Troy Chandler of Williams Kherkher Hart Boundas in Houston
CHARLOTTE, N.C. (Legal Newsline) Ã¯Â¿Â½ An asbestos law firm is being accused of fraud by a company that claims the firm produced two different versions of how its client fell ill in an effort to boost recovery.
Garlock Sealing Technologies filed the complaint Monday in North Carolina bankruptcy court in Charlotte, alleging that the Houston firm Williams Kherkher Hart Boundas made differing claims about the origin of John Phillips' mesothelioma.
The firm sued Garlock in 2008 in a Texas state court, alleging that Phillips' illness was caused by a rare type of asbestos (crocidolite) that came solely from Garlock's products, the company claims, at the same time it was pursuing claims against a manufacturer of products that contained the same type of asbestos.
Garlock says it was induced to enter into a far larger settlement than it would have paid. In Texas, juries can allocate a percentage of liability to responsible third parties.
"Evidence of crocidolite exposure from sources other than Garlock would have been powerful evidence in Phillips," the company argues. "Thus, truthful evidence of Phillips' exposures to other crocidolite products would have materially decreased Garlock's potential liability, and thereby decreased the settlement value of Phillips' claims."
Phillips worked at Triplex, a company that sold parts that contained asbestos, from 1966-68, but no records still exist detailing the company's inventory then.
The company claims the firm could have asserted Johns-Manville's asbestos-containing gaskets were to blame, but Johns-Manville had already filed for bankruptcy. More than 90 companies have declared bankruptcy from asbestos litigation, and more than 60 bankruptcy trusts have been established to pay out claims.
The bankruptcy trust system operates independently from civil courts.
"Garlock was an ideal target," the company says. "Although most of its gaskets were made from chrysotile, it sold a limited number of crocidolite gaskets for specialty applications. It was not in bankruptcy at the time the lawyers were planning their case.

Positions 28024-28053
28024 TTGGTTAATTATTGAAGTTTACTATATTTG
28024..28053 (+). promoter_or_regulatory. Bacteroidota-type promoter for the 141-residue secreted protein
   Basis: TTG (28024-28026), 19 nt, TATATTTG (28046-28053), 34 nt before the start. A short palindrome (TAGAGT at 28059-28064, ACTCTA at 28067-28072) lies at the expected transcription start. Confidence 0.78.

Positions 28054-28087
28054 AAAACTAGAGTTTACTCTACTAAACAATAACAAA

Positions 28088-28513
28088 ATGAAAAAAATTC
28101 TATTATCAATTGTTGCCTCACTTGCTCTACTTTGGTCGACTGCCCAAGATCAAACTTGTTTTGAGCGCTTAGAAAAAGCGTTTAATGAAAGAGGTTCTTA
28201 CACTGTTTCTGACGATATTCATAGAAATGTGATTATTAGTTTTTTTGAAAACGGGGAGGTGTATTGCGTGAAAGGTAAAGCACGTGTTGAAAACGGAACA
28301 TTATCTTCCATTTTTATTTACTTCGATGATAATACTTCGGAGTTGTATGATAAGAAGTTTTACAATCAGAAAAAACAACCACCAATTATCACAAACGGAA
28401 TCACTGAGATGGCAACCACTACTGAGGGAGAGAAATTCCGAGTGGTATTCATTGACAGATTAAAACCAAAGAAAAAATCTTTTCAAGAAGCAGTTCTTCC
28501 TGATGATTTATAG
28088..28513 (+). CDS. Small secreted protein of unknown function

"Also, Garlock defended mesothelioma cases by asserting, among other defenses, that chrysotile gaskets do not cause mesothelioma, making it hard for Garlock to argue that J-M chrysotile gaskets contributed to Phillips' mesothelioma."
Williams Kherker had admitted that their client had a claim against CAPCO pipe company, which, Garlock says, made crocidolite-containing products. The lawyers, wanting to boost their recovery, filed the lawsuit against Garlock after, in 2008, Garlock says.
Garlock entered bankruptcy in June 2010.
"(The lawyers) repeatedly signed responses to requests for information about their client's claim against Garlock by describing a history of exposure to asbestos products that did not include exposure to the products of (CAPCO)," the complaint says.
"The lawyers had reason to believe that telling two different stories would succeed because their ballots would not be readily available to the public and their bankruptcy trust claims, when made, would be kept confidential."
Garlock obtained copies of ballots cast on plans of reorganization in certain bankruptcy cases in April. They showed that a Williams Kherkher attorney certified that Phillips held a claim against ASARCO, the owner of CAPCO.